The Times has since corrected the column to reflect what the Guttmacher Institute reported, which is that (italics are mine) "the unintended pregnancy rate among poor women has jumped 50 percent since 1994." LiveAction.org's Lisa Graas and Jennie Stone both noted Blow's blunder earlier today. Each also strongly and eloquently criticized Blow for his profoundly antilife attitudes. Additionally, the Times columnist used a "from 2000 to 2009" statistic about child poverty to mask the fact that most of the rise in that statistic occurred during the final year of that time period, i.e., the first year of the presidency of you-know-who.
The liberal blog Talking Points Memo is highlighting an academic study of the Tea Party that somehow finds that the Tea Party is both authoritarian and libertarian (in addition to being nativist and afraid of change). How does that make sense?
Apparently, this means that Tea Party activists want a return to constitutional principles and also believe that children should listen to their parents:
She never mentioned colleague Michelle Goldberg by name, but it's hard to think that former Democratic strategist and Fox News contributor Kirsten Powers didn't have her in mind when she penned her August 15 Daily Beast column, "Stop Attacking Evangelicals!"
The London Daily Telegraph may be a Conservative Party-friendly newspaper, but it's certainly doing Republican candidate Michele Bachmann no favors on this side of the Pond with a very unflattering, sexually-suggestive photo of the Minnesota congresswoman eating a foot-long corndog at the Iowa State Fair that's making the rounds on the Internet.
The Telegraph's U.S. editor Toby Harnden snapped the photo, which he included in an August 13 blog post at the paper's website.
It's apparently not enough for Newsweek to slam 2012 presidential hopeful Rep. Michele Bachmann as the "Queen of Rage." Daily Beast/Newsweek's Michelle Goldberg went a few more steps off the deep end yesterday by exploring how the Minnesota Republican, and, for good measure Texas Gov. Rick Perry (R) are Christian theocrats-in-waiting:
One expects a lefty blogger to be pro-choice on abortion, but pro-plague? It's true. This past week, one Kossack rooted for the emergence of a deadly pandemic as a corrective for a "wildly overpopulated" Earth. Others, less extreme in their views, merely accused conservatives of stupidity, insanity, neurosis, and refusal to accept their homosexuality.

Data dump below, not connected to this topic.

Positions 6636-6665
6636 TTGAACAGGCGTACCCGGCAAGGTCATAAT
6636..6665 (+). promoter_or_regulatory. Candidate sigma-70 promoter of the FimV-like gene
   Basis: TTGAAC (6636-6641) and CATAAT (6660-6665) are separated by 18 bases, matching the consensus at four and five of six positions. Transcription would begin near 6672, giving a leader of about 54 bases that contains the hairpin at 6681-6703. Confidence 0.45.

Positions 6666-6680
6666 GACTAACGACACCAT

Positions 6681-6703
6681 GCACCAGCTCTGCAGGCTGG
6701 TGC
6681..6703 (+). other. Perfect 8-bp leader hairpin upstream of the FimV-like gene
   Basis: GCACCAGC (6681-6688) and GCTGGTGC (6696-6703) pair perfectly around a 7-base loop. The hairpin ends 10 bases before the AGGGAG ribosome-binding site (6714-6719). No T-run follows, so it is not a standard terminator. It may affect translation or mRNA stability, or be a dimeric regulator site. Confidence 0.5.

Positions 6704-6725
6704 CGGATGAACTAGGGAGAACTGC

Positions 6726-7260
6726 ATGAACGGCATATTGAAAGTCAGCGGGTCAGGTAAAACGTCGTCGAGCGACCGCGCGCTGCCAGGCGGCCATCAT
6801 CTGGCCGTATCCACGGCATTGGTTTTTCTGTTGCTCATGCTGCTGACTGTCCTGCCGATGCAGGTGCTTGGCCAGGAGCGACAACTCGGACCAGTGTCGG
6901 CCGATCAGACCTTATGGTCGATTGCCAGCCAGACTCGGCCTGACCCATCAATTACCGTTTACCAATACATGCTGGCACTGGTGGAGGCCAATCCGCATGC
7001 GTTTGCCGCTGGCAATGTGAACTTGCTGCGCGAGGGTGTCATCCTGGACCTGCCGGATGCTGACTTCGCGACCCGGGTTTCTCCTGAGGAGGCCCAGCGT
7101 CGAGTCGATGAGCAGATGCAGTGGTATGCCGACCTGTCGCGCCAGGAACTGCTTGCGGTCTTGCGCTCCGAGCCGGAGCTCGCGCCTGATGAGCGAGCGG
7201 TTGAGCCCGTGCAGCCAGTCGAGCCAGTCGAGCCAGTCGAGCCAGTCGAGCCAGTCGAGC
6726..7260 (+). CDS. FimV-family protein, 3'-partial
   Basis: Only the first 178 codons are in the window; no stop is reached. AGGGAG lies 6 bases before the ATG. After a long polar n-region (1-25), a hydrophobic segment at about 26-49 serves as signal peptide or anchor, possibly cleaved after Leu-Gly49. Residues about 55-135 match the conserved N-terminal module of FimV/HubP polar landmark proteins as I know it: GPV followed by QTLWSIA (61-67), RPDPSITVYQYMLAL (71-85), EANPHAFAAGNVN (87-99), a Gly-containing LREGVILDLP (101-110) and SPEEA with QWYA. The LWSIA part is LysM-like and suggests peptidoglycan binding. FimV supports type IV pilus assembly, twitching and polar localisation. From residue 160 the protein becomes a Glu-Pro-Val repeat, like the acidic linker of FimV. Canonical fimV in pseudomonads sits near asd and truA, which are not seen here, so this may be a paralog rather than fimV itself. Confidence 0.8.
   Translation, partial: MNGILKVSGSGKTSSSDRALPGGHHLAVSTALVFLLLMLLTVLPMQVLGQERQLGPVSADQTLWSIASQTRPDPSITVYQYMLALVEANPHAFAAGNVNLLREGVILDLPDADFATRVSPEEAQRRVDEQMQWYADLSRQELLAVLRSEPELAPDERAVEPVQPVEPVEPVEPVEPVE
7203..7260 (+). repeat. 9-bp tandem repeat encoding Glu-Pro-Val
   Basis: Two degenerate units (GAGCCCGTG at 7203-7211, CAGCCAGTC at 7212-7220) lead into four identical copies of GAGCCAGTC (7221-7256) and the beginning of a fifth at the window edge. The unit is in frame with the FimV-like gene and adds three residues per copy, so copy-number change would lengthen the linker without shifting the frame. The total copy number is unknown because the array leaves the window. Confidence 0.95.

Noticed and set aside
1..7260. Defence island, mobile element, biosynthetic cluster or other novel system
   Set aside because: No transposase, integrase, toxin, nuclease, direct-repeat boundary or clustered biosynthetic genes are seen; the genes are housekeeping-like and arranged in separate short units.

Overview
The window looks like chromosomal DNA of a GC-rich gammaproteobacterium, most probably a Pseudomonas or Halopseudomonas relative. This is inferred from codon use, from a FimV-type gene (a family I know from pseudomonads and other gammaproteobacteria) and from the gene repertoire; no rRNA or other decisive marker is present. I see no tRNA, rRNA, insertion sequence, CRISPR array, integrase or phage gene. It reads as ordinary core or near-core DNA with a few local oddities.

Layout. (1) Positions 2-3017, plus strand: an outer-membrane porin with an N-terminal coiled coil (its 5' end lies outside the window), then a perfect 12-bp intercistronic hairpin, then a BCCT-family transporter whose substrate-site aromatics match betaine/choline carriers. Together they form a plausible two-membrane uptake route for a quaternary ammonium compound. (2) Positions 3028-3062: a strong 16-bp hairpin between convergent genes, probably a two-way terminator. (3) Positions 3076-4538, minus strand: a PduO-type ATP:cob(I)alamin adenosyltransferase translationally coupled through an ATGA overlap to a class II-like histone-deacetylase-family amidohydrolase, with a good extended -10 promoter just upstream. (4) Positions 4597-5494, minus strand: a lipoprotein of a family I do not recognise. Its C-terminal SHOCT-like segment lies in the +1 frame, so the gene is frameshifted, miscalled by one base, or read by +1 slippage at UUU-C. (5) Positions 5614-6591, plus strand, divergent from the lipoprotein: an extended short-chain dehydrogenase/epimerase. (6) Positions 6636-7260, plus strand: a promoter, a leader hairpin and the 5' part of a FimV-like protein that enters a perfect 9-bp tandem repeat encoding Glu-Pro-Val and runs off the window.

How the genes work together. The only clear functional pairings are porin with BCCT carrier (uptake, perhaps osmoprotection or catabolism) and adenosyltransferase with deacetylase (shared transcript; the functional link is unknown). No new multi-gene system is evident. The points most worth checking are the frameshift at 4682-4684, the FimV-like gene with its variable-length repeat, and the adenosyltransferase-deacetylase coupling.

As usual, each headline is preceded by the blogger's name or pseudonym.
"I don't know what's worse," Tina Brown's selection of the wild-eyed Michele Bachmann cover photo for Newsweek or her "bold-faced lie" defending the choice, NewsBusters publisher Brent Bozell told Fox News's Sean Hannity on his program last night.
"There's not a person in the face of this Earth that looks at that picture and says, 'she looks more presidential,' which is what Tina Brown" insisted on the August 10 edition of MSNBC's "Morning Joe."
Liberals like to describe themselves as the most compassionate ones, the ones that believe like Hubert Humphrey did that the moral test of a society is how it treats its vulnerable citizens in the dawn and the twilight of life. That's not the party line at the Daily Kos.
Jon Stafford bluntly wrote on Wednesday night that "I often describe myself as 'Not Pro-Choice, Pro-Abortion. There are too many goddam people already.' And while this is meant to be facetious, nevertheless there is a seed of truth in it, because I believe that the world is wildly overpopulated and that we must take steps as a society to reduce it. This will undoubtedly be met with accusations of callousness, but we could really use is a global superplague. The Black Death may have been horrible, but without it there would never have been a Renaissance."
NOTE: This post replicates one which originally appeared on August 10 but was inadvertently deleted due to system complications two days later.
For some reason, Associated Press reporters Eric Tucker and Thomas Watkins, in a story about the wave of flash mob crime in the U.S. this summer, felt compelled to find an "expert" who would express some sympathy for its participants.
Well, they supposedly found one. His name is Jonathan Taplin. Here's what he told the AP: